It’s consistent with rank-and-file members abdicating almost their entire role. On ordinary legislative matters, most members of Congress don’t think anymore. They just follow whatever they’re told by their leadership. This is just a more extreme version of that. There is not a strong incentive — at least not a strong political incentive — to take a position. They prefer to have the president decide these matters and then they can later say, “Yeah, I supported it,” or, “No, I opposed it,” without actually having to take a vote and go on the record. It prevents them from ever having to take responsibility for whatever happens.
I think a lot of members of Congress are used to that lifestyle and they like it. They don’t want responsibility. They want the job, not the responsibility.
This is a bipartisan problem. President Obama had his own assassination list. How can the parties say they’re committed to the Constitution and let this drift happen?
I don’t think they have a strong political incentive to address it. You also need a president who’s really interested in addressing it. It’s easy to just blame Congress and say, “These presidents have no responsibility. What are they supposed to do when Congress doesn’t act?” But it would be very easy as president to set it before Congress that you don’t think these authorizations are appropriate or valid. If you don’t get appropriate authorization, you don’t feel you have the power to engage in particular conflicts. It would be easy for a president to say that and force Congress’ hand. The president’s responsible just like Congress.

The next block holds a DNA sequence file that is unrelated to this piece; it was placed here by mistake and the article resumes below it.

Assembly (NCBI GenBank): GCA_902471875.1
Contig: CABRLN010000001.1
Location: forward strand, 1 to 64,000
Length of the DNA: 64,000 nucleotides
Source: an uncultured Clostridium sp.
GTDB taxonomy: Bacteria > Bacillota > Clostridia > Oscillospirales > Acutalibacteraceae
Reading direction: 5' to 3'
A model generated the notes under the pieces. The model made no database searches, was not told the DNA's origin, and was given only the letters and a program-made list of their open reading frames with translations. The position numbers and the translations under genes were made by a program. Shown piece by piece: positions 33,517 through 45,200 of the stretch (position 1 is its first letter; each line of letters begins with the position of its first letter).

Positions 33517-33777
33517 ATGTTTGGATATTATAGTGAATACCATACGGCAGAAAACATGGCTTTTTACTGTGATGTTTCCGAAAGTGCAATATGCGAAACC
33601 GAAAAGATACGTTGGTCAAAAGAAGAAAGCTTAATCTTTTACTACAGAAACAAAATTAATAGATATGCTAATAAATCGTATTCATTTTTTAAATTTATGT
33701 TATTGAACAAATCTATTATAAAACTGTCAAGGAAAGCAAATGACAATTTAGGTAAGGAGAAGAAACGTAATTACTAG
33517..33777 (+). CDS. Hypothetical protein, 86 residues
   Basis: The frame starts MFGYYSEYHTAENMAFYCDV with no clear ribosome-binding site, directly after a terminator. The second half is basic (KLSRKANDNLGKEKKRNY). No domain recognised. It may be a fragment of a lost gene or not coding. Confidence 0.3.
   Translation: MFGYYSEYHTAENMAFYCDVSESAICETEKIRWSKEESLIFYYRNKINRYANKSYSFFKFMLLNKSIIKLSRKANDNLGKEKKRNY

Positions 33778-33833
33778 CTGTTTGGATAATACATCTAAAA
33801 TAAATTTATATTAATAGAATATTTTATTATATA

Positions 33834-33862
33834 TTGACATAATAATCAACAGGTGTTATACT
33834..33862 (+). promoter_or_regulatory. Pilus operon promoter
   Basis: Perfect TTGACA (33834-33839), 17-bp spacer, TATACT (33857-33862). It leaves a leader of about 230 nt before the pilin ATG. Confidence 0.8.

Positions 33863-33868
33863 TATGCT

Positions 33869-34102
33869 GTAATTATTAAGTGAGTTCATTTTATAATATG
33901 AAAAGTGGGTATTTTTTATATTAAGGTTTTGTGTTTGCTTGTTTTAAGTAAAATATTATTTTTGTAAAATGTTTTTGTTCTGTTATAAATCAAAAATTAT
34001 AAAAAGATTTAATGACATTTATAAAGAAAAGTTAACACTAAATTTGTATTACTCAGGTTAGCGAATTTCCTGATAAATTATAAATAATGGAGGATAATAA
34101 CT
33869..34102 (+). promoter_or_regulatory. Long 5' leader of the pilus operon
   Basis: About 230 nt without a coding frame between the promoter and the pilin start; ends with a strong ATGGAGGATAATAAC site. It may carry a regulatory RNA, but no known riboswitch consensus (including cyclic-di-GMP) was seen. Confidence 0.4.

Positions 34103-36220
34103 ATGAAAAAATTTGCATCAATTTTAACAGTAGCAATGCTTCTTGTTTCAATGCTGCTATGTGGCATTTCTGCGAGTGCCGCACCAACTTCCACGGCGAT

Did you take President Trump either seriously or literally when he campaigned on reining in military spending or endless wars?
I was always skeptical but hopeful. I never thought that President Trump really believed deeply, frankly, in any particular policy. It was pretty clear his positions were dependent on how it benefits him. I thought maybe he would find it personally beneficial to end some of these wars.
But the opposite has happened. If anything, he has expanded endless wars. There are more troops in the Middle East now. Military spending has increased. Drone strikes are up despite what people think. I keep hearing Republicans talking about Obama’s drone strikes, but drone strikes under Trump are at a higher rate.
He hasn’t been good on war issues. He hasn’t been anti-war or even cautious about war. The people who have been constantly parading that — that Trump is some kind of hero who will end wars — they’re either deceiving themselves at this point or they know better.
The wars are not ending. In a lot of ways, they don’t seem to be going better.
Yeah, Afghanistan deaths are up.
The Taliban, by some measures, controls more territory now than at any point since we invaded. And yet the only response that’s palatable in Washington is to spend more on the defense budget. Why is that?
There are a lot of factors. I think one of the factors is that Democrats who are in tougher districts often think that the way to distinguish themselves as bipartisan is to be really tough, from their perspective, on war issues or intelligence issues. In other words, it tends to be the case that when Democrats are in charge there’s also a large group of Democrats who are in tougher districts who want to prove themselves to Republican constituents that they’re not always with the progressives or Democrats on the left.
So it’s actually more difficult to rein things in when the Democrats are in charge. That’s been my view of it. It’s more likely to happen when Republicans are in charge because you have fewer of those Democrats that are in that position, and I think Republicans tend not to view that as such an important distinguishing factor in closer races as much as Democrats do.